Ukrainian Health Crisis — Is Music The Cure? – Part III

Dear Readers:

Finishing up with this piece by Viktoria Fedotova, on the crisis of the Ukrainian healthcare situation.  It is the story (or extended metaphor) of a patient, a little girl named Ukraina, born with several genetic defects and badly in need of treatment, who was given exactly the wrong kind of treatment, assigned to the wrong kind of doctor, and hence got worse instead of better.  This patient needed, maybe Doctor Aybolit, and was assigned to Doctor Death, instead.  As her 15-minute PCP.

According to Fedotova, the number of infectious diseases is growing, in the Ukraine, at an alarming rate.  Including an untreatable version of Hepatitis A.  Last January, for the first time in 10 years, a case if diphtheria was discovered.  Ukraine has also seen a recent breakout of measles, with 11,700 cases, the majority of which, children, of course.

British epidemiologists studying the Ukrainian situation, are predicting a rise in HIV infections, which they ascribe to the worsening medical situation, plus an inflow of refugees (into Ukraine proper) from the Donbass region.  [That last factor, I suspect, a politically motivated prognosis, since Donetsk, for example, certainly has a better medical system in place than many parts of the central Ukraine — namely, the old Soviet medical system.  Although it is certainly true that people migrating from the war zone in Donbass to, say, Kiev, are not given much in the way of housing and medical support.]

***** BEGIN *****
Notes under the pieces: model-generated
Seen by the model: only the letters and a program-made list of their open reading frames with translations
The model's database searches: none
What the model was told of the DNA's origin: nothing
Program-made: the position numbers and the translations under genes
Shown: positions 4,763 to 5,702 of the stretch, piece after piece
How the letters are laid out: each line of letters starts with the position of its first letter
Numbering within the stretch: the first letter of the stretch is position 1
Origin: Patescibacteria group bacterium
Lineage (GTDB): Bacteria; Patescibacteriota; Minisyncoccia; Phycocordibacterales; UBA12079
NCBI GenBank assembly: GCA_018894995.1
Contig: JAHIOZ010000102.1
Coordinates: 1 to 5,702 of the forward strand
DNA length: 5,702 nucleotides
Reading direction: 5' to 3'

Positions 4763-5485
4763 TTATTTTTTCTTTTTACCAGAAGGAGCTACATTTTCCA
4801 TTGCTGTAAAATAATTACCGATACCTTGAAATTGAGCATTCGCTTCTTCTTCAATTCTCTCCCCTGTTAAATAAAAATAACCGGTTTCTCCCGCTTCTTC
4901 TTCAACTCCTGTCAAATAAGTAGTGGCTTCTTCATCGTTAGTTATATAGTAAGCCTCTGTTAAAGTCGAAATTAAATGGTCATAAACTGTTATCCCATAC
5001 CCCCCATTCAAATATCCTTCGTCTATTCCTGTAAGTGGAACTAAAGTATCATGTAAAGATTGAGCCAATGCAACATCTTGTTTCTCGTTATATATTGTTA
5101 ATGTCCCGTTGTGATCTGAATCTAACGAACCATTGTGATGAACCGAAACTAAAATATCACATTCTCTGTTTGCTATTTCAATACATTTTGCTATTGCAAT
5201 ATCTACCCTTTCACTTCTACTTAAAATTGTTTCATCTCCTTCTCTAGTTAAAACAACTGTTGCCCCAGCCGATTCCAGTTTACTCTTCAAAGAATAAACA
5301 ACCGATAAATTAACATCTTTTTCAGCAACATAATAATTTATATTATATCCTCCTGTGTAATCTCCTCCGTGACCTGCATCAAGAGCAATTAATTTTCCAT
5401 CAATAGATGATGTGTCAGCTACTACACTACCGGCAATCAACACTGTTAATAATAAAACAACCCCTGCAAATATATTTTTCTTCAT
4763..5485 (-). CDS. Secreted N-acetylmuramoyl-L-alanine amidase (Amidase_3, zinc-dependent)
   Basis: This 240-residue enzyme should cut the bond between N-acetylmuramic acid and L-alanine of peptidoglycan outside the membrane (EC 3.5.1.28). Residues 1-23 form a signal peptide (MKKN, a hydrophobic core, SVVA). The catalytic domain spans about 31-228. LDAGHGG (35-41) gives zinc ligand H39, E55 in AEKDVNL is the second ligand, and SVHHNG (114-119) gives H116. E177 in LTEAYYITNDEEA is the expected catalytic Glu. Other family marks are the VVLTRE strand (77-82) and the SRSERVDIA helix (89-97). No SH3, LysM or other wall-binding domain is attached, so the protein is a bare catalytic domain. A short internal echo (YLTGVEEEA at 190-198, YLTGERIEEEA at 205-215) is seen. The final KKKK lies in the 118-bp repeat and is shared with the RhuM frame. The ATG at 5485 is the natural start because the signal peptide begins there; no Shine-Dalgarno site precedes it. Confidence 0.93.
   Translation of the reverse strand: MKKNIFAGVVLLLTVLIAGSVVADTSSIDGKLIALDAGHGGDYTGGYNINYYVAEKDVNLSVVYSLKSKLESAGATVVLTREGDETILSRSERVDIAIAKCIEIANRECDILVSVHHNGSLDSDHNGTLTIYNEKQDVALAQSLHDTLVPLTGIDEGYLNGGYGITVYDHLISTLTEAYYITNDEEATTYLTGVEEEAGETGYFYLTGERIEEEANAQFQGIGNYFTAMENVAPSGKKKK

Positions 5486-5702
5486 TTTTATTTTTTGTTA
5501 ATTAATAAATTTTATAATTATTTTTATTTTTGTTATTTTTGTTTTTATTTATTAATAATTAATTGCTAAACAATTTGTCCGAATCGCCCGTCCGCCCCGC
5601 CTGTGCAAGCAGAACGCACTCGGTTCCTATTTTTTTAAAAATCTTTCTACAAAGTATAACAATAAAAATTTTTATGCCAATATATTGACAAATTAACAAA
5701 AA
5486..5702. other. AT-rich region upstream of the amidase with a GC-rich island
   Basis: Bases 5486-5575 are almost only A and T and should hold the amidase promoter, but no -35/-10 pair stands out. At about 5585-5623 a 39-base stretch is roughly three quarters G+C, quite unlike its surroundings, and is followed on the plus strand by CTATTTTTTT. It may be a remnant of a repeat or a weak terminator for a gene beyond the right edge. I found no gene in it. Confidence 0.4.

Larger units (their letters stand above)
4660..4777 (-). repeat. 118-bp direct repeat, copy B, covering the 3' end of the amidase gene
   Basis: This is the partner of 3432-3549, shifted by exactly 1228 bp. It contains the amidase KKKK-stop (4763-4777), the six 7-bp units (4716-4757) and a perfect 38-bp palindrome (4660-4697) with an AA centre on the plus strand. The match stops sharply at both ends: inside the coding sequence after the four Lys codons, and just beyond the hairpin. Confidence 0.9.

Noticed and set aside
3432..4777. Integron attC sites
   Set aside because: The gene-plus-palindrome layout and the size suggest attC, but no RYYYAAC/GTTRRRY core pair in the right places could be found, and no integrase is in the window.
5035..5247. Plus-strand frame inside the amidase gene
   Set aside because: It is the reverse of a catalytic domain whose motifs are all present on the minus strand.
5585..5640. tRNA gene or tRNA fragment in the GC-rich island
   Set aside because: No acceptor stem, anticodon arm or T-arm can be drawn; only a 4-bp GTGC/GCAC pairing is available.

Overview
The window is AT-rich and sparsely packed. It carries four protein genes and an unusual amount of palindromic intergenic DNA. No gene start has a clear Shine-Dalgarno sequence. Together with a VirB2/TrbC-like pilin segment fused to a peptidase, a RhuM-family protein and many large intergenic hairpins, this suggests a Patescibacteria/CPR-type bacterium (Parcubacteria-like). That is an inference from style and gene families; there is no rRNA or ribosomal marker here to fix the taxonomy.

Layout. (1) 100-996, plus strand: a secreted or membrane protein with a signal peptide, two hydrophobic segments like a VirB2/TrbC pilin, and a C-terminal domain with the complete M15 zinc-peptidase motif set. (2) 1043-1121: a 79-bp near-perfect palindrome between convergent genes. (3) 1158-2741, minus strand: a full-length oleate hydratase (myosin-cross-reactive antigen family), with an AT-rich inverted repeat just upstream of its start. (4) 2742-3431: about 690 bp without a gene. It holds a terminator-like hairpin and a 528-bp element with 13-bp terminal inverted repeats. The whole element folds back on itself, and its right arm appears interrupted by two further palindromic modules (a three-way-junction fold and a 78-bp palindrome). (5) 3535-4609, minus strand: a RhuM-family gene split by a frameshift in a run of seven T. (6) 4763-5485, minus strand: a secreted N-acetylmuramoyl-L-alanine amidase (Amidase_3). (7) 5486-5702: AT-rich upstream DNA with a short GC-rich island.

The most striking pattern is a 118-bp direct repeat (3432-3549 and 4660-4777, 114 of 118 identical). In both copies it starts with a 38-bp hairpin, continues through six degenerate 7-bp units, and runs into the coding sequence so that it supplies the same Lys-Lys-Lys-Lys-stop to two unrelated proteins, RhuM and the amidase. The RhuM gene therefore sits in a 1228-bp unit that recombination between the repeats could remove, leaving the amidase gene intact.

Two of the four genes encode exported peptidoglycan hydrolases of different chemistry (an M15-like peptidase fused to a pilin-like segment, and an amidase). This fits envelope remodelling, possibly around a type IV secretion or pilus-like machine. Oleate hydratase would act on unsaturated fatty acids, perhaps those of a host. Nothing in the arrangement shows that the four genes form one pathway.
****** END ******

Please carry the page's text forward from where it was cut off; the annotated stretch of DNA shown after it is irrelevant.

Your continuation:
What is the Ukrainian word for Clostridium Botulinum?

Rate of HIV infection is considered a key indicator of health care excellence (or lack thereof) in European countries.  In this regard, the Ukraine rates poorly, with 220,000 HIV+ citizens.  Out of a population of (officially, but probably several millions less) 45 million.

In 2017 nine regions of Ukraine showed outbreaks of botulism.  Which always proved to be fatal.  Up until 2014 Ukraine imported a botulism vaccine from Russia, but these imports have stopped.  So there is no more vaccine.